Animal heroes from around the UK to receive awards

Animal heroes from around the UK to receive awards
Monday, October 21, 2013
London, UK

Animal heroes will tomorrow (Tuesday) receive prestigious awards for their outstanding work from the International Fund for Animal Welfare (www.ifaw.org).

IFAW’s annual Animal Action Awards ceremony will be hosted at the House of Lords by Baroness Gale and presented by naturalist and broadcaster Bill Oddie.

This year’s winners include Elizabeth McDonagh, from Cumbria, who offers refuge to the pets of terminally ill people going into hospice care who can no longer look after their animals at home. Receiving awards alongside Elizabeth will be Niall Lester, from London, who rescues ‘death row’ stray dogs and cares for them at home until long-term care or new homes can be found and vet Helen Pringle, from Hertfordshire, who devotes her spare time to saving injured wildlife, from frogs to hedgehogs, as well as treating rescued dogs.

Robbie Marsland, UK Director of IFAW, said: “We are delighted to be able to highlight the fantastic work done by all the winners of IFAW’s 2013 Animal Action Awards. Their stories are inspirational and we hope that their example will encourage others to do all they can to protect animals. They are all true animal heroes.”

This year’s animal bravery award goes to Geo, a young German Shepherd-collie cross dog who suffered horrific injuries when he pushed 10-year-old owner Charlie Riley, from Essex, out of the path of a runaway lorry and took the full impact of the collision himself. He was knocked into the road then hit by the lorry again as the driver left without stopping. Despite suffering a broken back, shattered legs and damaged lungs in the crash, Geo pulled through and his proud owners declared him a hero for saving Charlie from injury.

Also honoured is renowned conservationist Ian Redmond, from Gloucestershire, for his work around the world protecting gorillas, elephants and other wildlife. Barbara Mladek, known as ‘Mama Hen’ from County Down, Northern Ireland, receives an award for rescuing and rehoming thousands of battery and commercially farmed hens. Elsewhere, Jayne Hayes, from Newport in Wales, is recognised for founding DogLost, a not for profit organisation which has helped reunite more than 35,000 lost dogs with their owners over the last 10 years.

Awards will also be presented to Lynne Parker, from Dorset, for her work to rehabilitate injured and abandoned birds and Ann Knowles, from Surrey, will be honoured for more than 50 years of dedication to rescuing and rehoming cats.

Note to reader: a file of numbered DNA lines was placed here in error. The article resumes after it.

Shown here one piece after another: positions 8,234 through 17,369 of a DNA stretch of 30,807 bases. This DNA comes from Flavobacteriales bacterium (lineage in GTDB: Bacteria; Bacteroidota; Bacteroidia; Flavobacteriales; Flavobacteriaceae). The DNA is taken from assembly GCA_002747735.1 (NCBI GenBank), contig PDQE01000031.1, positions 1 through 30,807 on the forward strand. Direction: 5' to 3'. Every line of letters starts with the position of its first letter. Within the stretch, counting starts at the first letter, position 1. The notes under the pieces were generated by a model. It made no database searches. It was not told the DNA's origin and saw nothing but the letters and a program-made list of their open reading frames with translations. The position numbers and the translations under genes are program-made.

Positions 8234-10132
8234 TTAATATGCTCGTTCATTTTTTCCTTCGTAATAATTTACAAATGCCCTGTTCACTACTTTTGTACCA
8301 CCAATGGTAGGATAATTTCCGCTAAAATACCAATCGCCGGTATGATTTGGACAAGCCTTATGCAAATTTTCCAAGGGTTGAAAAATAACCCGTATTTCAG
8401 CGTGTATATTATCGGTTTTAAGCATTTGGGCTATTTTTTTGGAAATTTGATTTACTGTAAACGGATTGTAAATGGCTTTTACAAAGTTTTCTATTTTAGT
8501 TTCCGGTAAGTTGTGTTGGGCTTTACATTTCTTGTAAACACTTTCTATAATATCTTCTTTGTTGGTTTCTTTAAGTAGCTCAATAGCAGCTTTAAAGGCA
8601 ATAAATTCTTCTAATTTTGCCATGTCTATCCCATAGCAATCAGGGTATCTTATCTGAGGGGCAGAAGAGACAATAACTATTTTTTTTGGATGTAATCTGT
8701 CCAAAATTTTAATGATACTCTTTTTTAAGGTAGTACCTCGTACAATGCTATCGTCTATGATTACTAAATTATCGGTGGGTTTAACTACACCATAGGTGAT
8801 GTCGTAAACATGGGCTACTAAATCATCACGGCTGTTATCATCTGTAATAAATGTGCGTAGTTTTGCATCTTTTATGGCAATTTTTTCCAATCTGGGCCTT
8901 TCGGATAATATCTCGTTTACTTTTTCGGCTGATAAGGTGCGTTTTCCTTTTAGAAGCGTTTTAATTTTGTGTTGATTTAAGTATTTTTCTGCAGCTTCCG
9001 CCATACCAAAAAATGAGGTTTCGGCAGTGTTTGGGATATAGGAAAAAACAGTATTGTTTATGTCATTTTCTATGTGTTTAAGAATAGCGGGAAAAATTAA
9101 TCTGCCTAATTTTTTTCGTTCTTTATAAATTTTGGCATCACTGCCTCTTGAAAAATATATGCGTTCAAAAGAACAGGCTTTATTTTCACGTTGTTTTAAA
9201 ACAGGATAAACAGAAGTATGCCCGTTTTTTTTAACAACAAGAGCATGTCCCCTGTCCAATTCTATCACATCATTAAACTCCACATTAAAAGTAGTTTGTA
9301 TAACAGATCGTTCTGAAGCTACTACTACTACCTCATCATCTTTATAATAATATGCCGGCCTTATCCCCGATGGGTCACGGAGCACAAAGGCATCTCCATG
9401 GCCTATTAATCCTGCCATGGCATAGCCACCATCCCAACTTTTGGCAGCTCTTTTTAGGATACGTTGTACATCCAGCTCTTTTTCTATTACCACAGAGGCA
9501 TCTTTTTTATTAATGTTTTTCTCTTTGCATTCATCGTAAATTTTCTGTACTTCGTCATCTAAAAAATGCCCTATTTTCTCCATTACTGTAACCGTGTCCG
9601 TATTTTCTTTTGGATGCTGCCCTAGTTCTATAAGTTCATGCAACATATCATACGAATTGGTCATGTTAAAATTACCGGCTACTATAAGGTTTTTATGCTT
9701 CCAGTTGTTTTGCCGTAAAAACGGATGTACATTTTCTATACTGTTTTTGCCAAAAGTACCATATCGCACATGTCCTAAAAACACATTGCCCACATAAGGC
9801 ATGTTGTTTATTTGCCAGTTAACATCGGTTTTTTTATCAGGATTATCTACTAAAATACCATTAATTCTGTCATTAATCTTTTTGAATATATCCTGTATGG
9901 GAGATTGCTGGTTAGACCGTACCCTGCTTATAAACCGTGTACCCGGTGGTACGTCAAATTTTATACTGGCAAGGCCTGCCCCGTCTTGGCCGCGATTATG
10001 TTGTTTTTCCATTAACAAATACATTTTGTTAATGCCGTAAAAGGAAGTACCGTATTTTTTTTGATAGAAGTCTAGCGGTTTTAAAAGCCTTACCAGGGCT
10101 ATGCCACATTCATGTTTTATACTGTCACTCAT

Ends

Stock photos of award winners are available in advance and photos from the ceremony, which lasts from 12 noon until 2pm, will be available shortly after.

Notes to Editors:
Animal Action Awards, sponsored by the Sunday Express newspaper and Animal Friends Insurance, are part of IFAW’s annual Animal Action Week which takes place around the world involving thousands of schoolchildren who are motivated to get involved in animal welfare.

If you would like to nominate someone for an Animal Action Award for 2014 please write to: IFAW Animal Action Week, 87-90 Albert Embankment, London, SE1 7UD.

About IFAW (International Fund for Animal Welfare)
Founded in 1969, IFAW saves animals in crisis around the world. With projects in more than 40 countries, IFAW rescues individual animals, works to prevent cruelty to animals and advocates for the protection of wildlife and habitats. For more information, visit www.ifaw.org. Follow us on Facebook and Twitter

See below for additional background on winners, awards and regions:

ANIMAL RESCUE AWARD: ELIZABETH MCDONAGH. The Penny Jones Animal Hospice was set up by Elizabeth McDonagh (56) from Hethersgill, Cumbria in 2007 after a terminally ill dog owner appealed for someone to look after her two beloved border collies when she needed to move to a hospice herself. Elizabeth, who has been rescuing and rehoming animals for around 20 years, has since offered permanent sanctuary to the pets of many more owners in similar circumstances and currently lives with around 90 animals, from dogs and cats to lizards and horses.

DOG RESCUE AWARD: NIALL LESTER. An Animal Welfare Officer by day, Niall Lester (31) from Abbey Wood, South East London, runs New Hope Animal Rescue in his spare time to find homes for unclaimed ‘death row’ stray dogs from around London and the South East which would otherwise face being put down after one or two weeks. He also rescues other dogs from dangerous and emergency situations. Niall ensures each rescued dog is neutered and chipped and works on any behavioural issues to ensure the dogs are more likely to be accepted by a rescue centre or new owner.